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Land Contracts:

Dos and Don’ts for the Title Agent

Homebuying has become challenging in some markets due to increased home prices, rising interest rates, challenging lending requirements, and for some, poor credit ratings. Despite this, the interest in owning a home has not abated, leading some to turn to a less common method of financing and conveying a home: The land contract.

Land contracts may be known by several names, depending on your region. These include installment contracts, contracts for deed, bond for title and others. The terminology used is nearly as variable as the possible structures for land contracts.

At the core, a land contract is an agreement between the seller of a property and the buyer, in which the seller agrees to finance the buyer for a term of years, and the buyer typically takes immediate possession. At the end of the term, if all monies have been paid successfully to the seller, a deed from the seller to the buyer is recorded.

Because these are typically agreements by parties not experienced in real estate transactions, the form of the land contract can be inconsistent, making insuring difficult. Doma Title Insurance is here to assist our agents in developing requirements when a transaction involves the consummation of a land contract, or how to clear a failed land contract.

Land Contract 101

As noted above, terms within a land contract can vary greatly. A land contract must include basic terms to be considered an enforceable contract. These include identification of the land, the seller/financer, the buyer, the amount of purchase, the payment terms and the length of time the contract is to be in effect. If any of these elements are missing, the enforceability of the land contract may be called into question.

It is common to see a land contract that involves a balloon payment at the end of the contract term. These are frequently used to allow the buyer time to build their credit, or to see if interest rates fall, before seeking traditional financing. Once traditional financing is obtained, the deed into the buyer will be recorded. If the buyer is unable to make the final balloon payment, the contract may fail, or the contract may be extended by further agreement of the parties.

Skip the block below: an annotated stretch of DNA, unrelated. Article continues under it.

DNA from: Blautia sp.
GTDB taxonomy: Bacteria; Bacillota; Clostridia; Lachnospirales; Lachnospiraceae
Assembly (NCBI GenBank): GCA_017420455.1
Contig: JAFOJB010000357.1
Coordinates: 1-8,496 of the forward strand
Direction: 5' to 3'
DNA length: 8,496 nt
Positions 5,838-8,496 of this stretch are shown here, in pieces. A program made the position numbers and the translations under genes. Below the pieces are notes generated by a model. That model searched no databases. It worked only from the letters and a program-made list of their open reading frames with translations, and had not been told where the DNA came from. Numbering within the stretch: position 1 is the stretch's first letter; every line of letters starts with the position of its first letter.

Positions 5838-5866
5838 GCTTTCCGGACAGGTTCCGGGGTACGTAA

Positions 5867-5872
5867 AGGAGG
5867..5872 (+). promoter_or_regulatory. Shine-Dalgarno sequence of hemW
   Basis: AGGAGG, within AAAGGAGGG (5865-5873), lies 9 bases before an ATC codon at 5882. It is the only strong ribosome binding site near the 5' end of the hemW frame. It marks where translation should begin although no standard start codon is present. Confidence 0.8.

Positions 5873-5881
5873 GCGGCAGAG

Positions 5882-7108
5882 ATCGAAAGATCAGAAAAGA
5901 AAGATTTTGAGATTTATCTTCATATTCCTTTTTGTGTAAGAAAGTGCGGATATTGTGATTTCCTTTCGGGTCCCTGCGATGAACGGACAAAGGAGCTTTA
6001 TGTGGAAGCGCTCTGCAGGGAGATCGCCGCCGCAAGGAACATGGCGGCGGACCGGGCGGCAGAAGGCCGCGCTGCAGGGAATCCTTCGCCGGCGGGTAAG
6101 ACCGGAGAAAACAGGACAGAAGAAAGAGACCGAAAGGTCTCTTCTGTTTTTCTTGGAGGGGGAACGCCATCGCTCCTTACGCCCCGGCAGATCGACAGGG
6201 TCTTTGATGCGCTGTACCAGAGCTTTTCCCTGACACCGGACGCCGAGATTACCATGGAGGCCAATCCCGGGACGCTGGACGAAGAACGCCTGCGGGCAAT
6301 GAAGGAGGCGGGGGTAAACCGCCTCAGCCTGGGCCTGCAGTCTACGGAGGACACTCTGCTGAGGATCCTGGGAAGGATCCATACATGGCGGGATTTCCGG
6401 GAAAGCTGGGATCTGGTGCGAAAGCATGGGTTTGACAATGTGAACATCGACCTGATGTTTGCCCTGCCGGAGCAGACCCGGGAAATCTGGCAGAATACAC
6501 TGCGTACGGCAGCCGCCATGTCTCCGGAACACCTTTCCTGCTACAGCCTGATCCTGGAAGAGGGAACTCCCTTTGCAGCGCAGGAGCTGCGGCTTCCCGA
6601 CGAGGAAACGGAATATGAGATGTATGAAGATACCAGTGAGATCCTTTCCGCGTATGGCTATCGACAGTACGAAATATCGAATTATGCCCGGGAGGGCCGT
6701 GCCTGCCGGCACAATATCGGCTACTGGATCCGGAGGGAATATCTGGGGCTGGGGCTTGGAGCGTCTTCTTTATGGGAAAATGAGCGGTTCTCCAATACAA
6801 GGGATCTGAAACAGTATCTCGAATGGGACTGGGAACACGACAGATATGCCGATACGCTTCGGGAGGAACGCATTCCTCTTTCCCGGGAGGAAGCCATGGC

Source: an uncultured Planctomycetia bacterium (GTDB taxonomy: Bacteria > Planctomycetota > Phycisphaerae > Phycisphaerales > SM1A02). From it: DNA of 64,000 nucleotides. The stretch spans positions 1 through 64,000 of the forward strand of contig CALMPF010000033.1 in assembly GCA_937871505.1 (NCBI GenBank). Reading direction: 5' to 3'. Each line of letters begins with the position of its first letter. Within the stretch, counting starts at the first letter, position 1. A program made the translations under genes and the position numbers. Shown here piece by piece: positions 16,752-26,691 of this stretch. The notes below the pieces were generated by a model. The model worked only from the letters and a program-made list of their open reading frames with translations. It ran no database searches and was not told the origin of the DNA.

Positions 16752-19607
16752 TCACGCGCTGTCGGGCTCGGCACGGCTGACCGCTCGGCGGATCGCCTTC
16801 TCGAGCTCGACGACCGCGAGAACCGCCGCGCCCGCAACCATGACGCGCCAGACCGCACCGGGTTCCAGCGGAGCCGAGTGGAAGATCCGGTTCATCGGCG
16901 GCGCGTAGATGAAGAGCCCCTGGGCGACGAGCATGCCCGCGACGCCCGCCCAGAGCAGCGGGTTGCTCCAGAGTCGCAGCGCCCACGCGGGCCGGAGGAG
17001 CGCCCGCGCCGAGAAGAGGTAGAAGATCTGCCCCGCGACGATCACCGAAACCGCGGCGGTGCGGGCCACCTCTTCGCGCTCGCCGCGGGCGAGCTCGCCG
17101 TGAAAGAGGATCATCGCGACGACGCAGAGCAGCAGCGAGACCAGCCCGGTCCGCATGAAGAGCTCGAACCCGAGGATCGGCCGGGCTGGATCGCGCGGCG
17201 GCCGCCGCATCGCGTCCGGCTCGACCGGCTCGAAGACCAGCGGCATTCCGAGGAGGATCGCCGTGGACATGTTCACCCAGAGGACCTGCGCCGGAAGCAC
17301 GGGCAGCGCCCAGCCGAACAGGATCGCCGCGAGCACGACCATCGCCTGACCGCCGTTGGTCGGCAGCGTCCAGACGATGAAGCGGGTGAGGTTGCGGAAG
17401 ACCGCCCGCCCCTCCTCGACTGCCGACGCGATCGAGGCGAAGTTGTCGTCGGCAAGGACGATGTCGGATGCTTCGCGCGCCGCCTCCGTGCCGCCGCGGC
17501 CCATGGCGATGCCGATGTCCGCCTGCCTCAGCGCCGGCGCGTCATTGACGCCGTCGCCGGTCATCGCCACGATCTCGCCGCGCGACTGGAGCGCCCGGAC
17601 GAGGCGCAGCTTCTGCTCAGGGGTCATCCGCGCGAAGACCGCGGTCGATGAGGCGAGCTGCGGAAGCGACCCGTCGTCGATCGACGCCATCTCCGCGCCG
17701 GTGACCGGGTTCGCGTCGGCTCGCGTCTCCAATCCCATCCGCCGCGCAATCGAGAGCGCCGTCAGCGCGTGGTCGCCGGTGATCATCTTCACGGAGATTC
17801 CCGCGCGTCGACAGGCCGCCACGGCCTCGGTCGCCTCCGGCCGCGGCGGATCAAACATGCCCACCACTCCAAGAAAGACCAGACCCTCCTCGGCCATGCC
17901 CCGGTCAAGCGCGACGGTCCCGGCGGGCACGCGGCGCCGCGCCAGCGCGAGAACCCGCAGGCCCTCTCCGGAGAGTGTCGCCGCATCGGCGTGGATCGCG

A land contract may involve an existing mortgage on the property. In such a case, the land contract becomes more akin to a wrap-around mortgage. The buyer pays installments to the seller, while the seller continues to pay the existing mortgage. This increases the risk to the buyer, who may lose the property if the seller fails to make the mortgage payments, even though the buyer has timely paid their payments. 

Title Risks

The most significant title risk in a land contract arrangement is the interest in the title. If the contract is pending, record title is likely still in the name of the seller, but the buyer can have an equitable interest, depending on the amounts paid, the terms of the contract and local law. In the case of a failed land contract, investigation into how much of the contract was completed is critical, and failing to do so may result in a costly title claim.